But something that took many years to realize, and will always be a work in progress, is that we get to choose how we react. Will you then, let something gnaw at you? Will you hold it close to you, carrying it with you, while allowing it to take up more space in your life, after it has already taken enough?

Or will you let it go? Will you set yourself free from the actions of others, from the hurt and pain it caused? Will you allow yourself to wake up every morning, a new day, and let whatever happened yesterday melt away?

Your burdens, whatever they may be, can be as heavy as the world on your chest, or as light as a feather. The more you feed it, the more power and energy you give to it, causing it to grow.

So let it go. Let it shrink so small that it becomes that tiny feather, and with one breath of air from your lips, let the breeze carry it.

Far, far away, behind you.

 

Goodnight,

D

 

What do you write about?

I was on my third day of classes, and eagerly introducing myself to another student when a common question popped up:

“So what do you write about?”

“Um, well, kind of everything. Wait, not everything. I mean, there’s no fiction. Well sometimes I change names and locations, obviously. Okay, it’s about my life. But, not ALL about my life. I mean I write about things I experience, but I try to say more than just what happened. Really, I try to keep it interesting, even funny sometimes, although this summer I just could not write anything with any amount of humour.”

It’s around this point that the nice smile on their face gives way to a puzzled expression.

“You know what, it’s non-fiction, let’s leave it at that.”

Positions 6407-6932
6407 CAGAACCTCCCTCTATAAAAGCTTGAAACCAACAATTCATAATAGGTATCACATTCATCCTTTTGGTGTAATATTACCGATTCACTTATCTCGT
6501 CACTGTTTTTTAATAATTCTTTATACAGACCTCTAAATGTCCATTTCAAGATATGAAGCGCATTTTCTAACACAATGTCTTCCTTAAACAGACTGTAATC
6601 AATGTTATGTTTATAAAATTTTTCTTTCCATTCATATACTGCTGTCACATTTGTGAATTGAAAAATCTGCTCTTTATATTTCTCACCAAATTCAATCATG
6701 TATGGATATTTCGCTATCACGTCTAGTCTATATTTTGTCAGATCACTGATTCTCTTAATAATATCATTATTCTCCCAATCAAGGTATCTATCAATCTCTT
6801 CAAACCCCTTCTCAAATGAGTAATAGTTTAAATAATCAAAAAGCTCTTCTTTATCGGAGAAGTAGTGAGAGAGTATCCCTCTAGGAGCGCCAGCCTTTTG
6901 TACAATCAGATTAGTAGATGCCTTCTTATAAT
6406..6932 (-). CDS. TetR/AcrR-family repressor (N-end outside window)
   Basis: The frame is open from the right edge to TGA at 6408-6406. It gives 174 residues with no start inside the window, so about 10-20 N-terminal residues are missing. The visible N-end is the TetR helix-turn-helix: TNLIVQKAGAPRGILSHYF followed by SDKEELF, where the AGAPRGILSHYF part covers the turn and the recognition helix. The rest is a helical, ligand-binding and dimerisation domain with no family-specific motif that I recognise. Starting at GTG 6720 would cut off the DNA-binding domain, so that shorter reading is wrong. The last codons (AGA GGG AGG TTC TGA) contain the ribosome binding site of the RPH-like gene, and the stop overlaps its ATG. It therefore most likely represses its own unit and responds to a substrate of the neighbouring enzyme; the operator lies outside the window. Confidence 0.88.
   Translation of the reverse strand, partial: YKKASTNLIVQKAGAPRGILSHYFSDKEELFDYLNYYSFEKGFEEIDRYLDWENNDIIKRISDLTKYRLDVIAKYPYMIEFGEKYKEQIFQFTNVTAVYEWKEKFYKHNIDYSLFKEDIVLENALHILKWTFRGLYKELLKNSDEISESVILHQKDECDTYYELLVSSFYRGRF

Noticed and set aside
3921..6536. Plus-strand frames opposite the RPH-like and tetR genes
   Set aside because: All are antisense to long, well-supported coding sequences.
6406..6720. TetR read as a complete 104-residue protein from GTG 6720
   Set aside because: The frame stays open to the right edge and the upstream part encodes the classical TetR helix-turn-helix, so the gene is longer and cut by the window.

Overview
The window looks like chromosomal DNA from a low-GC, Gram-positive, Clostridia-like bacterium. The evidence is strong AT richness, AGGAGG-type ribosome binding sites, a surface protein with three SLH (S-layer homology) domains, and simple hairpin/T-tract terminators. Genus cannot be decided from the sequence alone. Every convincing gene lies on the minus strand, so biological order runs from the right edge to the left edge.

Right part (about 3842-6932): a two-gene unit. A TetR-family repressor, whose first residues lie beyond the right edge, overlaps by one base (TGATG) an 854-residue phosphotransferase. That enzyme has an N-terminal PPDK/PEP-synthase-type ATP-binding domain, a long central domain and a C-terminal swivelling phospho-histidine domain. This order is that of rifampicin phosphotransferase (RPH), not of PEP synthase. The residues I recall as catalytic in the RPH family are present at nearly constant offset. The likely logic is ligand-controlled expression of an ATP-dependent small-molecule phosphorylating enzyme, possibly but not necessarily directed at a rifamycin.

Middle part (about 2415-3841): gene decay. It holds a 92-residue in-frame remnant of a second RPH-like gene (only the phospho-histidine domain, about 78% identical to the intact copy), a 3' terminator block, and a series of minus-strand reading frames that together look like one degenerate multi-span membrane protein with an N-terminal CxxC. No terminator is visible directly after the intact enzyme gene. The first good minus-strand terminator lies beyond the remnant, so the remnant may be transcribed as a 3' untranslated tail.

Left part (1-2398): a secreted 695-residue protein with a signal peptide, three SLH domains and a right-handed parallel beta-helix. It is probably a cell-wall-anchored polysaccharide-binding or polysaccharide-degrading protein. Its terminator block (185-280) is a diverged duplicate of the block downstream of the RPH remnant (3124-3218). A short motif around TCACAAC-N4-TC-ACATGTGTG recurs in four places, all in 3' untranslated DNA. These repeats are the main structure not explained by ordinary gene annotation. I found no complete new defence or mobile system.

I should really come up with a more straightforward answer.

After having this exact conversion with probably the tenth person, I realized I needed an explanation that would not only explain my writing, but also entice them to visit the blog.

“It’s about my life,” doesn’t seem particularly mesmerizing, unless I happened to be jumping through hoops of fire and juggling a set of steak knives while I shout that carefully thought up slogan at them.

As I thought back to blogs I had read in the past, I realized what kept drawing me back to them; I was truly interested to peer into a small window of their life.

The same can be said for why the world is so fascinated with reality T.V. While the content may be nothing spectacular or short of ordinary, we as humans are curious by nature, the same reason that many people can’t stop themselves from listening in on juicy gossip.

Reading about, or watching someone else’s life, mundane as it may be, may allow us to temporarily disengage from our own lives, and see what it’s like to step in someone else’s shoes, if only for a moment.

And it was with that thought that I knew what I would say the next time someone inquired as to what I wrote about.